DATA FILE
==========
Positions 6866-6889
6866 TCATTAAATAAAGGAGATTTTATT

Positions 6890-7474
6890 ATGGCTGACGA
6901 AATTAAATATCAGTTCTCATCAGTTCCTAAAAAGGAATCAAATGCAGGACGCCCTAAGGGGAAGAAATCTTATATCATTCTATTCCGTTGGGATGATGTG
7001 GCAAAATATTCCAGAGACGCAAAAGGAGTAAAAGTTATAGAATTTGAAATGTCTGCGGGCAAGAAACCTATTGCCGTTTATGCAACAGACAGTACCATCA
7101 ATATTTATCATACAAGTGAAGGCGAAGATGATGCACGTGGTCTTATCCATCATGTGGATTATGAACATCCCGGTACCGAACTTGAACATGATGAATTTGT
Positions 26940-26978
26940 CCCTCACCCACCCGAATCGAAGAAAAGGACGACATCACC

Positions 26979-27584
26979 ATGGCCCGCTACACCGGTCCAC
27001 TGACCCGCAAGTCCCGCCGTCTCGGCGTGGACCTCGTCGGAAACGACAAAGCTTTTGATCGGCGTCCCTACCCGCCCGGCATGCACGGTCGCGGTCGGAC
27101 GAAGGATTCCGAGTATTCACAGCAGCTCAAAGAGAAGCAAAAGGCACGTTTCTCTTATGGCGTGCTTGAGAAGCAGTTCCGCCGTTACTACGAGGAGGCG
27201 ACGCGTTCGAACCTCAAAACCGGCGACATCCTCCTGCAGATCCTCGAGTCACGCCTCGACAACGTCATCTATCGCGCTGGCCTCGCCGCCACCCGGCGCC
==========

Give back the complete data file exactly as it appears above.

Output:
Positions 6866-6889
6866 TCATTAAATAAAGGAGATTTTATT

Positions 6890-7474
6890 ATGGCTGACGA
6901 AATTAAATATCAGTTCTCATCAGTTCCTAAAAAGGAATCAAATGCAGGACGCCCTAAGGGGAAGAAATCTTATATCATTCTATTCCGTTGGGATGATGTG
7001 GCAAAATATTCCAGAGACGCAAAAGGAGTAAAAGTTATAGAATTTGAAATGTCTGCGGGCAAGAAACCTATTGCCGTTTATGCAACAGACAGTACCATCA
7101 ATATTTATCATACAAGTGAAGGCGAAGATGATGCACGTGGTCTTATCCATCATGTGGATTATGAACATCCCGGTACCGAACTTGAACATGATGAATTTGT
Positions 26940-26978
26940 CCCTCACCCACCCGAATCGAAGAAAAGGACGACATCACC

Positions 26979-27584
26979 ATGGCCCGCTACACCGGTCCAC
27001 TGACCCGCAAGTCCCGCCGTCTCGGCGTGGACCTCGTCGGAAACGACAAAGCTTTTGATCGGCGTCCCTACCCGCCCGGCATGCACGGTCGCGGTCGGAC
27101 GAAGGATTCCGAGTATTCACAGCAGCTCAAAGAGAAGCAAAAGGCACGTTTCTCTTATGGCGTGCTTGAGAAGCAGTTCCGCCGTTACTACGAGGAGGCG
27201 ACGCGTTCGAACCTCAAAACCGGCGACATCCTCCTGCAGATCCTCGAGTCACGCCTCGACAACGTCATCTATCGCGCTGGCCTCGCCGCCACCCGGCGCC